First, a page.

These amendments are supported by the Association of Personal Injury Lawyers (APIL), which argues that clients should have certainty that they will recover the success fee and the insurance premium if they are successful. It also argues that, where defendants successfully defend a claim using a conditional fee agreement, they should not be allowed to recover the success fee; otherwise, the costs of insurance premiums will increase if there is a possibility of having to meet a success fee in addition to the normal costs under the policy.

I am not willing to accept the amendment for two basic reasons. The first reason is that discretion must always be retained by the courts to do justice in individual cases. The second reason is that which appealed to the noble Lord, Lord Goodhart: the provision proposed for defendants would prescribe not an equitable but an inequitable balance of power as between plaintiffs and defendants in civil litigation. The provision would place claimants in a significantly stronger position in litigation where they used conditional fee agreements. The clauses as drafted seek

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to place the success fee and the insurance premium in the same position as normal costs--in the discretion of the court subject to rules of court.

No litigant ever enters into litigation in the certainty that he will necessarily recover all of his costs even if he is successful. Although court rules make a general presumption that costs will follow the event, the court always retains a discretion to decide otherwise. For example, that discretion would be exercised where the behaviour of the successful party had been unreasonable or there had been contributory negligence. For the recovery of the success fee and the insurance premium to work equitably, I think it important that the courts should retain this flexibility. It is for this reason that we have provided for the operation of the recovery of success fees and insurance premiums to be made subject to rules of court. I fully intend to ensure that any rules made under these provisions will continue the principle that costs should follow the event of success, but I am equally sure that it will be necessary to allow the courts to exercise a discretion within this general presumption. I cannot think that it would be right that the courts should be obliged to award the success fee and insurance premium in full when it was otherwise exercising its discretion not to award costs or to award only part of the costs.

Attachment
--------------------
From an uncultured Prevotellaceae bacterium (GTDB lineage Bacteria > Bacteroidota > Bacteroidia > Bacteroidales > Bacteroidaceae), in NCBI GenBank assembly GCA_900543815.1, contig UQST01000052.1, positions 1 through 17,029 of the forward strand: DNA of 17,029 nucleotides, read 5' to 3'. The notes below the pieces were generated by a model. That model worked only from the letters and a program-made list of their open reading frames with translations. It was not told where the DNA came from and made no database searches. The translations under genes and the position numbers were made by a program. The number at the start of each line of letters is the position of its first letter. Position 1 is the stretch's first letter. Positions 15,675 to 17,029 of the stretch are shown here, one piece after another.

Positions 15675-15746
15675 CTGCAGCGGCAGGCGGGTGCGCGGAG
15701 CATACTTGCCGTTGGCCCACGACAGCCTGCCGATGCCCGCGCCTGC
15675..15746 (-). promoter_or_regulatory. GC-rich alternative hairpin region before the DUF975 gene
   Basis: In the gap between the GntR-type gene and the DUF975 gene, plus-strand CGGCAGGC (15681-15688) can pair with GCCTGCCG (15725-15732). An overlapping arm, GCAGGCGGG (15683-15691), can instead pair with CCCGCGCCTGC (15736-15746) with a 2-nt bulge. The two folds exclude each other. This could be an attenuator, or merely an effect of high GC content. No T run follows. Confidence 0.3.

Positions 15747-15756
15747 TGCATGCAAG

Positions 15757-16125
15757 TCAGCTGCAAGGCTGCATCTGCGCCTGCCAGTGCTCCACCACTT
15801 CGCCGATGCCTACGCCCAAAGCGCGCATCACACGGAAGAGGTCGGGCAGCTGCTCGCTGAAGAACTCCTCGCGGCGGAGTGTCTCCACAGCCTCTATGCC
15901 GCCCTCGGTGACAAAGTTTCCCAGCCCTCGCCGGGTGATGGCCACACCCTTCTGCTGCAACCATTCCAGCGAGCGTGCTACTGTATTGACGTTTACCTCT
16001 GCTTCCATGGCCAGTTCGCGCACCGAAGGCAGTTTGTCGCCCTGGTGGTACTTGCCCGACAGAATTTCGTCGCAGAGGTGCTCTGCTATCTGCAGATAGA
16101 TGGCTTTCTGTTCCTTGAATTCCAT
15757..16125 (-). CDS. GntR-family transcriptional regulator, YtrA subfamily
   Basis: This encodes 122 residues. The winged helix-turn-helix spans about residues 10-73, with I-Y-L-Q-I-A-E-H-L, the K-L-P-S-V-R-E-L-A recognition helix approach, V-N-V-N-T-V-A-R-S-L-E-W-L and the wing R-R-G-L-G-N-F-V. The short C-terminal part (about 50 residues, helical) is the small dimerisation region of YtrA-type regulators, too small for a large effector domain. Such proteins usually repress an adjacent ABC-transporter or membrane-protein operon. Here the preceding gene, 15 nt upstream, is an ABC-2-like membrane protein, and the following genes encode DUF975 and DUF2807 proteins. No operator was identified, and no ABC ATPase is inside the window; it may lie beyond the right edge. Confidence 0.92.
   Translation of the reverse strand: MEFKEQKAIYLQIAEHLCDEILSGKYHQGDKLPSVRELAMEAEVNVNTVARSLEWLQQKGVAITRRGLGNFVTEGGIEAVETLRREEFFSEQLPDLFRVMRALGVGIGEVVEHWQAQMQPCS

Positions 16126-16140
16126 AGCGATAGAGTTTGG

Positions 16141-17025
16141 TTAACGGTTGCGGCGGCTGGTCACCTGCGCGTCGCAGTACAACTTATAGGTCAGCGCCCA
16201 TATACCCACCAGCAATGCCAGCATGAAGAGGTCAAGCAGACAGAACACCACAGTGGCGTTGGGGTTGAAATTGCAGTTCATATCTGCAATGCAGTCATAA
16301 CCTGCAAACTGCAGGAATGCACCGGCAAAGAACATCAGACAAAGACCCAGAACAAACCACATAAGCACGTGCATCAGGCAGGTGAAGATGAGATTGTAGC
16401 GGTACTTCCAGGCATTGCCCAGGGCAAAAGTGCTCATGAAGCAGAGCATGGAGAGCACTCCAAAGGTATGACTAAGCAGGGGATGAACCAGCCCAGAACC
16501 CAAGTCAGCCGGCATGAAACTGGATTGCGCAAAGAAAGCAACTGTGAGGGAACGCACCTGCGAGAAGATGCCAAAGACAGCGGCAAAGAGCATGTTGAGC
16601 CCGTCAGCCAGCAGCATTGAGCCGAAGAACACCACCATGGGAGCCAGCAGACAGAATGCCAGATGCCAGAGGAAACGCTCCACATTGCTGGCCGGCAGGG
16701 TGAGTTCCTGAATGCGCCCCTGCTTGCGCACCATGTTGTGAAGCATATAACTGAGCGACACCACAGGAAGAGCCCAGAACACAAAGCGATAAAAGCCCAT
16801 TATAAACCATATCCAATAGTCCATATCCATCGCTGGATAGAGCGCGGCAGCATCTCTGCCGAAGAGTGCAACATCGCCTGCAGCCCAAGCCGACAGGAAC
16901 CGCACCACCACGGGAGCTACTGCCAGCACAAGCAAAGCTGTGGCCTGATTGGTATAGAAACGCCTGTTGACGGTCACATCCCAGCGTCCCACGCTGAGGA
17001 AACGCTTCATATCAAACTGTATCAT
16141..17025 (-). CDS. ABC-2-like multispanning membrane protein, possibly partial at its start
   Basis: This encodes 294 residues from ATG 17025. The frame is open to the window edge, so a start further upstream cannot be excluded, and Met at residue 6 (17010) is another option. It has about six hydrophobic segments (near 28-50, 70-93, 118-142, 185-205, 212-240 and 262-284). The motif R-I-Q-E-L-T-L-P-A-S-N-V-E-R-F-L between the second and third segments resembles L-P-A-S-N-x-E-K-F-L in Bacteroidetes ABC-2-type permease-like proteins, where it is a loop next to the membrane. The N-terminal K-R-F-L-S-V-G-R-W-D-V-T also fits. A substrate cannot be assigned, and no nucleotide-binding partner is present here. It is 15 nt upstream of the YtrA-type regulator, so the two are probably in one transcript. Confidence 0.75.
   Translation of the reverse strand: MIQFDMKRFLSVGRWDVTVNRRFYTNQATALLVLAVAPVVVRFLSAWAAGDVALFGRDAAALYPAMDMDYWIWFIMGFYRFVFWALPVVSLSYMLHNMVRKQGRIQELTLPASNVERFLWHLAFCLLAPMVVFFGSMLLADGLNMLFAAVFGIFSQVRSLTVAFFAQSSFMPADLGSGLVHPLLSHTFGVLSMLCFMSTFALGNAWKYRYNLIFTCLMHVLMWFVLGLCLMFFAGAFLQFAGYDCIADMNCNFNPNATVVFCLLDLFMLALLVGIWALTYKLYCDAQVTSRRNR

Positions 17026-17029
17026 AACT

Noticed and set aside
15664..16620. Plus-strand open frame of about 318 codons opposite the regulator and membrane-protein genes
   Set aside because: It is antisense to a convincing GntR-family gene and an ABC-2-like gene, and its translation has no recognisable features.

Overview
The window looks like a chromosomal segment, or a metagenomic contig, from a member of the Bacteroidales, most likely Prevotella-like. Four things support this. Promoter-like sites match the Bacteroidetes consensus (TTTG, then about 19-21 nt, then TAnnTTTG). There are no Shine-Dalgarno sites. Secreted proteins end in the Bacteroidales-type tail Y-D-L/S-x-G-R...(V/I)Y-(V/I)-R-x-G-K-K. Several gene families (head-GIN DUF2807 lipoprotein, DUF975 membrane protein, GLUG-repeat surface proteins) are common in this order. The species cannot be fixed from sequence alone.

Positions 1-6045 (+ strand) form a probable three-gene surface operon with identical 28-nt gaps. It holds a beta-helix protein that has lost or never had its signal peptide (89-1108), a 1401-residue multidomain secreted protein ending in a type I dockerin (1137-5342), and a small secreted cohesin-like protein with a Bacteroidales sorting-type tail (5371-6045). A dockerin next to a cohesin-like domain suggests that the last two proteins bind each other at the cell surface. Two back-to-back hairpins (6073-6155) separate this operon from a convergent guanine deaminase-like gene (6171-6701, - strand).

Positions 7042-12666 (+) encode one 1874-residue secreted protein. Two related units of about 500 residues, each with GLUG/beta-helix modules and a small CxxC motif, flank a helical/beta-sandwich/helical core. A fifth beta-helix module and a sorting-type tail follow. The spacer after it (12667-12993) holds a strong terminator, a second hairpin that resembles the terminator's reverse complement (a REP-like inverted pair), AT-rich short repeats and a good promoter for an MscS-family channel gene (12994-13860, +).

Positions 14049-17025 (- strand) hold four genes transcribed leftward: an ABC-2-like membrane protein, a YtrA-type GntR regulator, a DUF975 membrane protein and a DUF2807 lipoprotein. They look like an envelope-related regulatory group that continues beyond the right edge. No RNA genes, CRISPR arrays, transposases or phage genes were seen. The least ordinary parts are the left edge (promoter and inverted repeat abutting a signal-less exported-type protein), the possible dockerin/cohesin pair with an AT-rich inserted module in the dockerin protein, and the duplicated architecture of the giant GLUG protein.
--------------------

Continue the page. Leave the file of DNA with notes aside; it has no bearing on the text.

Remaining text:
There is one respect however where I cannot hope to meet the proponents of these amendments and that is in regard to making recovery of the success fee and insurance premium available only to claimants. I do not regard that as fair. It must be remembered that these provisions will apply across all fields of law, not simply personal injury, in which conditional fees are allowed. I simply could not agree to placing one party at a significant disadvantage from the outset of litigation by the operation of the costs rules.

APIL well knows the benefit for claimants under conditional fee agreements of the provisions of the Bill enabling the uplift and the insurance premium to be recovered--and they will be, in the overwhelming majority of cases which succeed, for plaintiffs under conditional fee agreements. These will ensure the success of conditional fee agreements in practice. But I regard these amendments as going too far and altering the balance of power and advantage in litigation against the interest of defendants to an unacceptable extent. I therefore invite the noble Lord to withdraw the amendment.

Lord Clinton-Davis: My noble and learned friend should not have a monopoly over reasonableness tonight. I thought that his arguments were reasonable. I therefore beg leave to withdraw the amendment.

Amendment, by leave, withdrawn.

[Amendments Nos. 219 and 220 not moved.]

Lord Goodhart moved Amendment No. 221:

Page 16, line 39, after ("subject") insert ("to subsections (6A) and (6B) and").

The noble Lord said: In moving the amendment, I speak also to Amendments Nos. 222, 226 and 227.

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It is an important and difficult group of amendments and I am sorry that I have to raise the issue at this late hour of the night. The purpose of the amendments is to provide that the mark-up on an enhanced fee CFA agreement is recoverable from the losing party only if the court thinks it just in all the circumstances to make an order to that effect, and not on the basis, as the Lord Chancellor indicated, that there would be a presumption that the mark-up should be recoverable.

I start from the widely shared belief that there are some quite serious drawbacks to CFAs. The integrity of lawyers is absolutely essential to a properly functioning legal system. But giving lawyers a financial interest in the outcome of their case may tempt some of them to breach professional rules, for example about disclosure of documents. More often they will be subject to a strong temptation to settle cases for too little. As soon as an offer is received which is enough to cover their enhanced fee, lawyers will be under great pressure to accept that offer rather than to press on and risk losing everything.

I am not saying that there will be wholesale breakdown of professional integrity as a result of CFAs. That would be absurd. But there are risks in CFAs. While the legal system should tolerate CFAs, it should not encourage them. I find the enthusiasm of the Lord Chancellor for CFAs somewhat disturbing.